China Free trade agreement compromise is close

THE Federal Government seems to be a step closer to rolling out the China-Australia free trade agreement on the back of an ALP compromise.

The FTA is likely to win bi-partisan support if the Coalition backs the federal opposition's calls for changes to the Migration Act that will favour Aussie workers.

The ALP's planned changes to the Migration Act will force Australian companies to search extensively for local workers before hiring overseas labour through the 457 visa scheme.

The ALP also wants to increase the base pay for workers on 457 visas by $3100 to $57,000.

Under the plan, overseas tradespeople would need to have the relevant Australian occupational licence before they are given a visa to work here.

"We'll have genuine discussions with the Labor party and hopefully it will identify a pathway to get these things through the Parliament," Mr Robb said.

Opposition trade spokeswoman Penny Wong said one of her party's key concerns was ensuring Australian workers got first dibs at Australian jobs.

Ms Wong allayed fears the compromise would discriminate against Chinese interests.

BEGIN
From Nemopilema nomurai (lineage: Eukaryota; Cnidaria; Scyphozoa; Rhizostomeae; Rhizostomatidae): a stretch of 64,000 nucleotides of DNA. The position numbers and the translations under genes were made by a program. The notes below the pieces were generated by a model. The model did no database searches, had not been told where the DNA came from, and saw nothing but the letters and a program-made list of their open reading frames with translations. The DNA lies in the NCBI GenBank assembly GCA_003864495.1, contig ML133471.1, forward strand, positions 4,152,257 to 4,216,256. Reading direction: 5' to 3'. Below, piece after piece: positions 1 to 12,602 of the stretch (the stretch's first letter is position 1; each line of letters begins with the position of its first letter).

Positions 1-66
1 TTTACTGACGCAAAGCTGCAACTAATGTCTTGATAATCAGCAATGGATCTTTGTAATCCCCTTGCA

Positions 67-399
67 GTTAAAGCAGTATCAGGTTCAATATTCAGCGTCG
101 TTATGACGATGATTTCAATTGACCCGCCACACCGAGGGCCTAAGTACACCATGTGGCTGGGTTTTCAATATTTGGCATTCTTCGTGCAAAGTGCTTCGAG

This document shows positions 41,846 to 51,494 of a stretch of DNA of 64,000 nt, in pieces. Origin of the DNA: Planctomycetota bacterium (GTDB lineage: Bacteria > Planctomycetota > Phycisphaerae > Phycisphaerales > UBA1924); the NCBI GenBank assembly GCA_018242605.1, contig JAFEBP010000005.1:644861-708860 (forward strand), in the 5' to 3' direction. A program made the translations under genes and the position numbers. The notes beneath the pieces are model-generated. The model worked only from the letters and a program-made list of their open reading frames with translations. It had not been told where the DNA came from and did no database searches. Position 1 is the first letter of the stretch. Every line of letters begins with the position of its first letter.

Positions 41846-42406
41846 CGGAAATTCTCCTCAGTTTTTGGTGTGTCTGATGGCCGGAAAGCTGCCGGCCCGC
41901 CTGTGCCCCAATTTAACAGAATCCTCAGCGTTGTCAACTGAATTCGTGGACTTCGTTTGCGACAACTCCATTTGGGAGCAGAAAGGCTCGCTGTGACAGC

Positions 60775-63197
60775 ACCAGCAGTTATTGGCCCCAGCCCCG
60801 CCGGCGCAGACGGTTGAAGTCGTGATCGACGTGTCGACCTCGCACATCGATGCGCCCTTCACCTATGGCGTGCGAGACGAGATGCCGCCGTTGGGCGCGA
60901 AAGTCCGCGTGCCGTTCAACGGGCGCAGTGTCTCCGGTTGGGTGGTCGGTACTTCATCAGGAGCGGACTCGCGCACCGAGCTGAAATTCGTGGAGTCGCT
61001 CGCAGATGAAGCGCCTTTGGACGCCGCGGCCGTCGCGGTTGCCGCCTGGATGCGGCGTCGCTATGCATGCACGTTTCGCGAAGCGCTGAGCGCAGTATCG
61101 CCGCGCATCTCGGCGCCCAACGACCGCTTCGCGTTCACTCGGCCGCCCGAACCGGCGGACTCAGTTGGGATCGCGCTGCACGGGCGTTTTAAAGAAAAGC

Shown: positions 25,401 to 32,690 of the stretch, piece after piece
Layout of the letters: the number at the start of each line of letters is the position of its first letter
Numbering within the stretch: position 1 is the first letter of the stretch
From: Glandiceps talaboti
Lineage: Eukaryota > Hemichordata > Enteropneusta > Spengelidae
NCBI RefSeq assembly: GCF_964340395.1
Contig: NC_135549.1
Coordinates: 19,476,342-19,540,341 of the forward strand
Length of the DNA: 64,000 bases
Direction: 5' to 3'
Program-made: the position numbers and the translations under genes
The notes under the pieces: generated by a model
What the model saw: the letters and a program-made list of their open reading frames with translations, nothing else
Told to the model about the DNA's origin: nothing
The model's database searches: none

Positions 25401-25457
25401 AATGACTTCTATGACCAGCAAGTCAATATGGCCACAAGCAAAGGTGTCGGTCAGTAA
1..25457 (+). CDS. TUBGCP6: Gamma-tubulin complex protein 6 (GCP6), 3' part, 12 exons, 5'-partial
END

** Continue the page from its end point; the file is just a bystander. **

It is also unlikely the government will have to renegotiate the deal with China because the wording of the agreement should remain the same.

"Those safeguards deal with three areas of concern and they would enable, if the negotiation is successful, bipartisan support for the China free trade agreement which we believe is in the national interest," Ms Wong said.  

Australian Industry Group CEO Innes Willox urged the government to ensure any changes to the Migration Act did not "not add unnecessary layers of complexity to the engagement of people under the 457 visa system".

"The amendments put forward … should clarify and not add to existing red tape," Mr  Willox said.

"Ai Group continues to support the recommendation of the latest inquiry into 457 visas  to abolish labour market testing. 
"The amendments proposed by Labor disregard that recommendation.

"That said, should it be decided that aspects of the existing testing regime should be adopted either in legislation, or preferably in regulations, we would be open to supporting it if the measures did not add to existing requirements or made them more onerous. 

"Such amendments would clearly need further consultation with industry. 

"It would also be important to keep the debate open about the longer term future of labour market testing." 



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